On Tuesday (22), secretary Diogo Mac Cord argued that the price of energy generation in these plants is cheaper than that of diesel oil plants and that, because of that, this measure will also help to reduce the value of the electricity bill.
3. Obligation to contract small hydroelectric plants
Another “tortoise” included by parliamentarians in the Eletrobras MP was the obligation to contract PCHs (small hydroelectric plants), small plants and high generation costs, due to the absence of scale gains.
“The obligation to contract small hydroelectric plants goes against the whole logic of the electricity sector: the source is the least competitive among renewables, putting pressure on final energy costs,” wrote Idec, in a note released in mid-June. “There is, therefore, no technical, economic and social reason for differential treatment for this technology.”
Fiesp estimates that the market reserve for SHPs represents almost R$30 billion in additional costs in 20 years, compared to other more competitive renewables.
4. Renewal of incentive wind contracts
Finally, the fourth measure that should generate additional costs for consumers was the extension of wind energy contracts included in the Proinfa (Incentive Program for Alternative Sources of Electric Energy).
“These plants were subsidized for 20 years and the contracts are being extended at the energy cost of an auction of new plants. In this type of auction, the plants still need to be built, so the energy cost includes the amortization of investments”, he explains Clauber Leite, from Idec.
Thus, according to what was approved in the MP, the contracts for these plants, which are old and have already had their installation costs amortized, are being extended at this higher price.
“This will make the tariff for consumers in general more expensive”, evaluates the expert.
Fiesp estimates that the additional cost with this extension of the subsidy will be around R$ 20 billion over 20 years.
But how does all this add up to the price of beer, meat and milk?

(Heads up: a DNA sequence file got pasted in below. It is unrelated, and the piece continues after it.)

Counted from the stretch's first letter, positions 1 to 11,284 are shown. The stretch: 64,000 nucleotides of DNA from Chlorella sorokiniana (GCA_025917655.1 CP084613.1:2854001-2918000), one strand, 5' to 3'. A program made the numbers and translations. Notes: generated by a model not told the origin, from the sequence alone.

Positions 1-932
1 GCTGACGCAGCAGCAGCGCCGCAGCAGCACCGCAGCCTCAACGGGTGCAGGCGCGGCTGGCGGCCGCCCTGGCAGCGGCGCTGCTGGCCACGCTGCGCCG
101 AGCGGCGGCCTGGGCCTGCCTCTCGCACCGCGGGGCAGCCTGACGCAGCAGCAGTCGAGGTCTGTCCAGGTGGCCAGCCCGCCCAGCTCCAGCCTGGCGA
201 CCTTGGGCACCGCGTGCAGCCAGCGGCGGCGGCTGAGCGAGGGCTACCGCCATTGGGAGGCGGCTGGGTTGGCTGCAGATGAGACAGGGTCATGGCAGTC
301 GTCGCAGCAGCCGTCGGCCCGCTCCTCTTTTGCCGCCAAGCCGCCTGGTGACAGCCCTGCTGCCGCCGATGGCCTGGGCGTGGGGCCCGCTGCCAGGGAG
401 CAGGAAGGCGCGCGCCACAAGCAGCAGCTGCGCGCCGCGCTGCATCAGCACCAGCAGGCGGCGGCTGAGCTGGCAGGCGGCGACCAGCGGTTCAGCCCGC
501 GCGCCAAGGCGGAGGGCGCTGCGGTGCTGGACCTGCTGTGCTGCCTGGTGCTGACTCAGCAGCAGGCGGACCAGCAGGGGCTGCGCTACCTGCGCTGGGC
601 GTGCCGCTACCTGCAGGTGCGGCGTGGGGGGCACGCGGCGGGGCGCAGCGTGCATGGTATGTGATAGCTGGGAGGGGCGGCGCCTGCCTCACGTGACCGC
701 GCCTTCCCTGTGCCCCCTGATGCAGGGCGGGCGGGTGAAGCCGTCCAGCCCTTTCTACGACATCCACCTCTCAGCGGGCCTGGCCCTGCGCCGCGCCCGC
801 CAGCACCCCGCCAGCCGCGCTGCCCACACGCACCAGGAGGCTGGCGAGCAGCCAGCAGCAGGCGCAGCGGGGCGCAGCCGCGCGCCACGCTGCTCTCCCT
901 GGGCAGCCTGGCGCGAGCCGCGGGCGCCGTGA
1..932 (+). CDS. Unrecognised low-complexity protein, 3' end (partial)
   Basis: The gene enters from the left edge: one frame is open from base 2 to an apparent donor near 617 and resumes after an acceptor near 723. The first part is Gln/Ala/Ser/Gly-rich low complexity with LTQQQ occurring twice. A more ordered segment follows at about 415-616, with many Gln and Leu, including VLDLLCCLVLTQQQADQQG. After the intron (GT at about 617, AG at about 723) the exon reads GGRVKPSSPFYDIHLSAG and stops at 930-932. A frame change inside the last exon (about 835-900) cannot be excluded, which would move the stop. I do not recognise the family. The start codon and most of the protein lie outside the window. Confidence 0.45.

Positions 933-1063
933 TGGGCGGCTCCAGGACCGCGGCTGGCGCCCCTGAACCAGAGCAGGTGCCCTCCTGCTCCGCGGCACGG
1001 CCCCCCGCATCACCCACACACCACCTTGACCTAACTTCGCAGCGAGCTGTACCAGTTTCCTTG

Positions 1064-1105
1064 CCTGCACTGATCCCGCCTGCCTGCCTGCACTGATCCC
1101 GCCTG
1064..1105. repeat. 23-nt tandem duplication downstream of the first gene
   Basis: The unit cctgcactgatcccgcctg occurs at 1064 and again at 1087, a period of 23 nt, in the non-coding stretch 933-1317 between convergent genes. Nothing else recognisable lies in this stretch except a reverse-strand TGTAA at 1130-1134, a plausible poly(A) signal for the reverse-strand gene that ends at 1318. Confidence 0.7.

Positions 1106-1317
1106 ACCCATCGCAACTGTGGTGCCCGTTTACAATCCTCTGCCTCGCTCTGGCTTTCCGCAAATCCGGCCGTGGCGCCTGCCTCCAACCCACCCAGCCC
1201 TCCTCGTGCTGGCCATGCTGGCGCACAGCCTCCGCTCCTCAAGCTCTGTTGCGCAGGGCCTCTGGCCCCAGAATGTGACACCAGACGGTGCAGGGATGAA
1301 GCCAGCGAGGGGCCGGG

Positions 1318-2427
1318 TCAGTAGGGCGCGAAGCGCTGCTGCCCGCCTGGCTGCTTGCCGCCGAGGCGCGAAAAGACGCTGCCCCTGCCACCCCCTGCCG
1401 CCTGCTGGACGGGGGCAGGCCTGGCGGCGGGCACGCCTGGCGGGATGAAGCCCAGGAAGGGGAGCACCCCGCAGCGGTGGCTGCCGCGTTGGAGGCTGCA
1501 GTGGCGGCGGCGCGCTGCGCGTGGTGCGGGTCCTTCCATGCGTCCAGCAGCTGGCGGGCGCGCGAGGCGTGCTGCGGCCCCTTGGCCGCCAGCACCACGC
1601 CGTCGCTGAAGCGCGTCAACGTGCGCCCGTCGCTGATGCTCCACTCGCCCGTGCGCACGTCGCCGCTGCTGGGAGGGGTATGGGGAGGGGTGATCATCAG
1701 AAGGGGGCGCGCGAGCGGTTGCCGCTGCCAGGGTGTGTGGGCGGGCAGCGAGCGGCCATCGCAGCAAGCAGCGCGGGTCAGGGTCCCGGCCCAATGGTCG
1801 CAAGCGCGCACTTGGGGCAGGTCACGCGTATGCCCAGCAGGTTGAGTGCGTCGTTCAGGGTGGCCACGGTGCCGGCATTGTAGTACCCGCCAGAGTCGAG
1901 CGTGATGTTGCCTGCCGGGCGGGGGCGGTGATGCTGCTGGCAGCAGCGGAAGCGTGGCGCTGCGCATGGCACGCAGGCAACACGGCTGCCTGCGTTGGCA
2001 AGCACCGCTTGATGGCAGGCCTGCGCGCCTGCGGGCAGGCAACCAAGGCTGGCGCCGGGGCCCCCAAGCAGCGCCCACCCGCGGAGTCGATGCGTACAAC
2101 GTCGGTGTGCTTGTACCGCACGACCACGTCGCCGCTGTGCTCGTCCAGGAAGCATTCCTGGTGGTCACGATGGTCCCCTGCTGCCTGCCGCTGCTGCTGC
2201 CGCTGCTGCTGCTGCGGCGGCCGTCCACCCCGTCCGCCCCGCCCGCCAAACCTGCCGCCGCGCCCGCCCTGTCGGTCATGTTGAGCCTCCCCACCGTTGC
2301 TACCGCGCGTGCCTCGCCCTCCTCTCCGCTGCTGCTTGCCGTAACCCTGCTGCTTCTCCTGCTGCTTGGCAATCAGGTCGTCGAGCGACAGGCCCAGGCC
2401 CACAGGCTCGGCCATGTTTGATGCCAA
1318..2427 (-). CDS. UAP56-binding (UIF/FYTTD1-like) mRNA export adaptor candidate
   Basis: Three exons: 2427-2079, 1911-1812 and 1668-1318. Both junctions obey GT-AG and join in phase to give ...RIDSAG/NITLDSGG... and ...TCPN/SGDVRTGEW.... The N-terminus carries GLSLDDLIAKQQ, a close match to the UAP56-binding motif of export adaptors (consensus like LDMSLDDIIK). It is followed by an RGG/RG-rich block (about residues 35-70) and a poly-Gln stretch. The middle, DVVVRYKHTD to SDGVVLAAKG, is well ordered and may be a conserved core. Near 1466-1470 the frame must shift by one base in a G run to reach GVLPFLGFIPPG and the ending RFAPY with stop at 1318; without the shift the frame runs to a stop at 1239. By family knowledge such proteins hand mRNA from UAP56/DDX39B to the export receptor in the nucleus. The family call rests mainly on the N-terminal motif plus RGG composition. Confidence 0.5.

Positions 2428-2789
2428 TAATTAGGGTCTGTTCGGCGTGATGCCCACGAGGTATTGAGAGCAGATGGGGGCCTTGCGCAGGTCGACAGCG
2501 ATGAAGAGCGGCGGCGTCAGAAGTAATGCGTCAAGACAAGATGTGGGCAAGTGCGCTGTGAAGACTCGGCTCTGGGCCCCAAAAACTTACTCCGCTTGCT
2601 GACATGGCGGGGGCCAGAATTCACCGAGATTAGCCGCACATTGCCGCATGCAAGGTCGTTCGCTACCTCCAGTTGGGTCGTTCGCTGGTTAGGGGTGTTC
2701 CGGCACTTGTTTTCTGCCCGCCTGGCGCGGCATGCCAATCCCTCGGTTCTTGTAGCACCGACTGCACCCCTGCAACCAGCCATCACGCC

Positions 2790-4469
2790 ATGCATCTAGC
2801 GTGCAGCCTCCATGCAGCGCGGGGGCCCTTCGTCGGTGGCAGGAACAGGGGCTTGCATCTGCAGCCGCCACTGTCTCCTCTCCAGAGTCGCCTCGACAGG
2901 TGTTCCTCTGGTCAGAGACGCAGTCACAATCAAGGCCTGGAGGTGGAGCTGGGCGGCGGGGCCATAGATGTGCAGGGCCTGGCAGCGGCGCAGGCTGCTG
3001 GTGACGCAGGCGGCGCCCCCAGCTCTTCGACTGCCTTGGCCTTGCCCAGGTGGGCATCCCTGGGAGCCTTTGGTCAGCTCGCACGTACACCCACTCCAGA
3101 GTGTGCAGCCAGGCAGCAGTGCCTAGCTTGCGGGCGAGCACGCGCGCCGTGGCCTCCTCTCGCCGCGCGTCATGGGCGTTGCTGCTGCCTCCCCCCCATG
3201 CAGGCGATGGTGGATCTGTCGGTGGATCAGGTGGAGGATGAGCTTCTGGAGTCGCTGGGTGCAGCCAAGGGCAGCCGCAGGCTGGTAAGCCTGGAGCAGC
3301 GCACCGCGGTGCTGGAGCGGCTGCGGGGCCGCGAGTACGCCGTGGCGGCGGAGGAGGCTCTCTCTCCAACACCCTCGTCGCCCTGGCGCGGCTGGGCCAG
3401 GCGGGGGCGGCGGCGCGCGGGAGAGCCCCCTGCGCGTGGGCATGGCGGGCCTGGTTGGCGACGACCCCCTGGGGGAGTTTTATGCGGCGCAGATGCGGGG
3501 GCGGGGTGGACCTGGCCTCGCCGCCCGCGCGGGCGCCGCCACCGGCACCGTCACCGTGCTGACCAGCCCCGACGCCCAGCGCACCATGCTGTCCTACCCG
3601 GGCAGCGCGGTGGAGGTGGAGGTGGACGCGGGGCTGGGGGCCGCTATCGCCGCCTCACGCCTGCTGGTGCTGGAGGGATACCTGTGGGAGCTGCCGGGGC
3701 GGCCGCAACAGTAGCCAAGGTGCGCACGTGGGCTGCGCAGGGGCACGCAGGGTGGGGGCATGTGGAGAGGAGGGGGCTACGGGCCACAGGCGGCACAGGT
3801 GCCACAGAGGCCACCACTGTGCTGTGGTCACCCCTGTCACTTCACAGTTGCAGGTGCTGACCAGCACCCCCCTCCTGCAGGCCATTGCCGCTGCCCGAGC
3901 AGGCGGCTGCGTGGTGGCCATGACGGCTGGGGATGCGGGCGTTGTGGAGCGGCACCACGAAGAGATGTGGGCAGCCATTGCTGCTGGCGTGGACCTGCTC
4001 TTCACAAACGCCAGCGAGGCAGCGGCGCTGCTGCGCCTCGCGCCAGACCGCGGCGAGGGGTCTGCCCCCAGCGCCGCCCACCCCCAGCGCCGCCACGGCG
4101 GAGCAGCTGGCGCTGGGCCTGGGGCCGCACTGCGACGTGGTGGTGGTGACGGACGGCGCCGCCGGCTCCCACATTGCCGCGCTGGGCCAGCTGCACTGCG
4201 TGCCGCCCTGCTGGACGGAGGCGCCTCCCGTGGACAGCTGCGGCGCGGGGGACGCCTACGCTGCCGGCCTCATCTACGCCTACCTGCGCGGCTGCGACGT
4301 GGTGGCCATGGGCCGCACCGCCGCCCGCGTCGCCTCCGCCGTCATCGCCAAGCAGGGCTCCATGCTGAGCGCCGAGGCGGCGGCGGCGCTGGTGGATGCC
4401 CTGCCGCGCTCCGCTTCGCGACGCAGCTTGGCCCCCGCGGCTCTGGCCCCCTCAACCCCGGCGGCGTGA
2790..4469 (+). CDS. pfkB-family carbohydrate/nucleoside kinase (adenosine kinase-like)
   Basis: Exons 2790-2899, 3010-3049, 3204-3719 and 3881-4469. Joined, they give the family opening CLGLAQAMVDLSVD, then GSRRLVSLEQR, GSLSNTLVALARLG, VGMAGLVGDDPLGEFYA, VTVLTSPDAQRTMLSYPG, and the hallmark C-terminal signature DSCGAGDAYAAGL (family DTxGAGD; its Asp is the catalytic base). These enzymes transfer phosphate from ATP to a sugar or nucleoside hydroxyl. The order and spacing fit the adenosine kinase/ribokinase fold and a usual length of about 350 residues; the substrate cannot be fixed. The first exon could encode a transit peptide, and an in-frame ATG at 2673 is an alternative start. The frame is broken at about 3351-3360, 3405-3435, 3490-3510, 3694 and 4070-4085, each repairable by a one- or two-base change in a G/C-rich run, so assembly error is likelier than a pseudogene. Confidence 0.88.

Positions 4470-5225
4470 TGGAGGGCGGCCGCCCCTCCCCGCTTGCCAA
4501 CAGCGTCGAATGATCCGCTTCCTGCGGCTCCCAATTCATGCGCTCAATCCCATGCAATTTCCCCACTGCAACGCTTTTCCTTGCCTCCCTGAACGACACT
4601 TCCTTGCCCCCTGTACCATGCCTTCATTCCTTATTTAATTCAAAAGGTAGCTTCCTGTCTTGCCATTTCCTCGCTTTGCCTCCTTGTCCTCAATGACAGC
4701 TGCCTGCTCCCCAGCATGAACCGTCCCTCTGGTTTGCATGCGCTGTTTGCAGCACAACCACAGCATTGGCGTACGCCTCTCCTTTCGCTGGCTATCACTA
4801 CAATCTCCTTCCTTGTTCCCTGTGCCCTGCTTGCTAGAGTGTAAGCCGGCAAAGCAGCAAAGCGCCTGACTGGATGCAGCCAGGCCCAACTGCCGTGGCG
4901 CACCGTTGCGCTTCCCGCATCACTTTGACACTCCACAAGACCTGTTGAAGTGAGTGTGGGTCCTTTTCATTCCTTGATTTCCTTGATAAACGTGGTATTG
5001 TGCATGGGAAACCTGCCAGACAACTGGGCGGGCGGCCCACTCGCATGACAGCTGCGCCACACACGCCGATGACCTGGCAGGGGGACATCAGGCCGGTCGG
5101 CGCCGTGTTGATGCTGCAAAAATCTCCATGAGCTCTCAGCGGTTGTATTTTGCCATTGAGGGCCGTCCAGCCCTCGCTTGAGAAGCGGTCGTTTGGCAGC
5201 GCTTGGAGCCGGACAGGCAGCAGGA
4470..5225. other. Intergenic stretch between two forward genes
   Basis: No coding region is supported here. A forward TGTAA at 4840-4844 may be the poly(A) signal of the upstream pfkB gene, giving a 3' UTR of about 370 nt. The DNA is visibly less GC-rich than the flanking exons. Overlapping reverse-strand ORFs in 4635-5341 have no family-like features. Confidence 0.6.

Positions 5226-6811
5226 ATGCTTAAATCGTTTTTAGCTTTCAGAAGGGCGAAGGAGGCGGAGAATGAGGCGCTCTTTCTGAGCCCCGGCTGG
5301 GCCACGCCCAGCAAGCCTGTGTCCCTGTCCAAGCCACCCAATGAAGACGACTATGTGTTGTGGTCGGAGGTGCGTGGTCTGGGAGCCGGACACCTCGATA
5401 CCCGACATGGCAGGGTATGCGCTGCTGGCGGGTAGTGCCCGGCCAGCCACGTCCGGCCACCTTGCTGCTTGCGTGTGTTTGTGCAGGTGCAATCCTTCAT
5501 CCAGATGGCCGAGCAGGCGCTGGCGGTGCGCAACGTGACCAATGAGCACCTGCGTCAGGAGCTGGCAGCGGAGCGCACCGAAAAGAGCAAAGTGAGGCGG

All these billions in additional costs will make consumers’ electricity bills more expensive in the coming years, experts explain.
But the effect doesn’t stop there. This is because electricity represents a relevant part of the costs of industry and the service sector.
Thus, this increase in energy prices should also be passed on to the products we consume, just as happens when diesel and natural gas are readjusted.
According to a survey by Abrace (Association of Large Industrial Consumers of Energy and Free Consumers), the cost of electricity represents 48% of the price of milk, 34% of the value of meat, 28% of what we pay for beer and 10% of the cost in building materials and sugar.
“This cost increase may represent, for example, an increase of 10% in milk and 7% in meat for all Brazilians,” estimated Abrace, in a statement published in May.
This impact adds to a scenario that is already under pressure on tariffs, with readjustments that could reach 20% or 30% in 2022, due to the situation of reservoirs amidst the water crisis and increases that were avoided by Aneel (Agency National Electric Energy Agency) in the midst of the pandemic, warned the entity.
Two-thirds of the impact of high electricity prices is on products or services consumed by the population, estimates the productive sector.
For example, steel rebar, cement and glass, used in home renovation, will suffer the effects of this cost increase. Frozen chicken and meat, which use a lot of energy in their production processes, should also become more expensive. The beauty salon, with its various electrical equipment, may have to charge consumers more.
That is, the indirect impact is greater than the direct effect on electricity bills.
And is there any chance of this being reversed in the presidential sanction?
Experts believe not, for two reasons.
The first is that the “tortoises” included by lawmakers in the provisional measure served as a bargaining chip for it to be quickly approved in Congress.
“The MP only advanced because of the tortoises, so it was the tortoises that carried it on their backs, otherwise it would not have been approved,” says the Idec representative.
A second point is that the MP was written by Congress in such a way as to, in practice, make any presidential veto impossible.
“Article 1 of the MP basically makes it impossible for the Executive to veto anything there. It was built in a way that, if vetoed, makes privatization unfeasible, but it also contains most of these tortoises”, explains the expert.
“So the MP was purposely built so that there is no veto. What can happen is a judicialization”, evaluates Leite.
Since 2015, the STF (Supreme Federal Court) has ruled that “legislative smuggling” in the form of tortoises is unconstitutional, which leaves room for parties to appeal the Eletrobras privatization MP in the upper court.
Representatives of Eletrobras workers lament the rush to approve the proposal in the midst of the health crisis.
“In this context of pandemic, what is the relevance and urgency to privatize Eletrobras?” asks Nailor Gato, an Eletronorte employee and coordinator of the National Electricity Collective (CNE).
“We have 14 million unemployed, 6 million despondent, millions without food and without vaccines, in the midst of the biggest health crisis in the country’s history. There was no debate with society”, evaluates the union leader.